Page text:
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Old November 8, 1999, 04:53 AM   #1
The Mohican Sneak
Join Date: June 7, 1999
Location: Soperton, GA
Posts: 76
I came across this on another forum and thought I'd share.

"How can you call hunting a "sport" when only one side knows it's playing?"
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Old November 9, 1999, 09:55 PM   #2
Byron Quick
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Join Date: November 13, 1998
Location: Waynesboro, Georgia, USA
Posts: 2,361
Whoever made that statement is making an unwarranted assumption. I firmly believe the deer where I hunt both know they are hunted and are playing also. Case in point: I've been hunting a big buck for two years now. He'll damn near eat by my truck before deer season starts. Try to get him to do it on opening day of bow season. Last year I never saw him but it seems he saw me for he left me a gift-he shed an antler right in the middle of the food plot I hunted over the most.

Byron Quick

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Old November 10, 1999, 12:25 AM   #3
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Join Date: July 3, 1999
Posts: 167
Deer are prey animals and, as such, possess a God-given sense that something is always out to get them. If they have experienced hunting at all, they are constantly on guard and alert to human danger.

In point of fact, hunting, though enjoyable for the hunter, is not a "game." It is a source of frustration, exertion, concentration, study, preparation, strategy, and possible success. It is, in essence, a struggle between an animal which wants to preserve itself and a human who wants to secure it.

The deer has a single, overriding purpose, to maintain life and safety. The hunter has at least one (maybe more) purpose(s). For some, meat is a real consideration. For others, it is secondary. "Trophies" are often spoken of, though very few hunters actually secure a real one. For a mature hunter, the experience of pitting himself against the prey is an extremely important consideration. Taking the animal of your choice (as opposed to "getting a deer") through a careful plan and execution of that plan is a source of real satisfaction. Any deer so taken is a trophy.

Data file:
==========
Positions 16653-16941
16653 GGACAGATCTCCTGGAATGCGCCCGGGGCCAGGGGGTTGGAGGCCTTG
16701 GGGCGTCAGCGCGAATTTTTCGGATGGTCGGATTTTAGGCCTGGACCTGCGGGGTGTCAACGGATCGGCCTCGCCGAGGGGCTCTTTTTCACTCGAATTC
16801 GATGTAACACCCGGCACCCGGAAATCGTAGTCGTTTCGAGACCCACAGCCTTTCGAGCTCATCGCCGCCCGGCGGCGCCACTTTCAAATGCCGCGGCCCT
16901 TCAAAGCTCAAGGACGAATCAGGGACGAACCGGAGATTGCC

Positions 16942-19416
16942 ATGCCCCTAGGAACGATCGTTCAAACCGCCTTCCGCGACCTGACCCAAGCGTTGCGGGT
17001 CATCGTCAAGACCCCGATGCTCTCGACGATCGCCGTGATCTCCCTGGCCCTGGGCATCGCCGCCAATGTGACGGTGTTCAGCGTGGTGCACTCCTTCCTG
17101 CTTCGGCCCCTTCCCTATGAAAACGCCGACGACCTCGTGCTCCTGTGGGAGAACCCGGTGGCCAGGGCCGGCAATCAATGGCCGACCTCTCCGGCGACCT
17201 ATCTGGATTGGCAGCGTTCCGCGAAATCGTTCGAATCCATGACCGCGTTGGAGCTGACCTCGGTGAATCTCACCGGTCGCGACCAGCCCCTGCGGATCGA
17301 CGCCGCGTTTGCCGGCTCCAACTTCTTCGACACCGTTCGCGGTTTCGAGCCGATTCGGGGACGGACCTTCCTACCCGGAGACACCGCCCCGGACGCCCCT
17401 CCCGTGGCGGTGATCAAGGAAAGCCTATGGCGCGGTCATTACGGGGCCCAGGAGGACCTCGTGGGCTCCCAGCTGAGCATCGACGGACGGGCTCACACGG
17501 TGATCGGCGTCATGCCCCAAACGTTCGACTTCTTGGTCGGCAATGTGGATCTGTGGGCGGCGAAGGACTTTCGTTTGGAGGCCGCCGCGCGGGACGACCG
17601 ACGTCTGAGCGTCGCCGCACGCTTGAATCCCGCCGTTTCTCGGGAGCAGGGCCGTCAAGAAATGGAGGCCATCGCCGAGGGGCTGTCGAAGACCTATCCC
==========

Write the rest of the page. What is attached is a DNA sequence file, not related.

In the two areas of Texas where I now hunt, the likelihood of getting a genuine "book" deer seems not to exist right now. Consequently, I am looking at taking at least one spike and two does in the four deer whitetail season. I hope also to take an eight-pointer or better. In the mule deer season, I will at least start with a handgun hunt. It is one buck only and I will take a spike if offered. If not, I'll try to get a six pointer (Texas count) or better.

I anticipate hard work in the rugged desert and mountains of West Texas and a much easier time in the Hill Country of central Texas. The whitetails are in the midst of a severe drought and in very real danger of starvation. That's not why I'm going to hunt them, but it is a consideration.

A game? Not to me, it isn't.
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Old November 10, 1999, 03:33 AM   #4
The Mohican Sneak
Join Date: June 7, 1999
Location: Soperton, GA
Posts: 76

There's a fine line between a "sport" and a "game". A game, to me, is played purely just to see who's best. It's played just for bragging rights on who beat who.

A sport, to me, is where a challenge is presented and we see if we can overcome it. If we can, fine; if we can't, then we continue onto the next one. With nothing lost, and ego untainted.

You speak the truth in your post. It's the whole experience of the chase, and every animal is a trophy.
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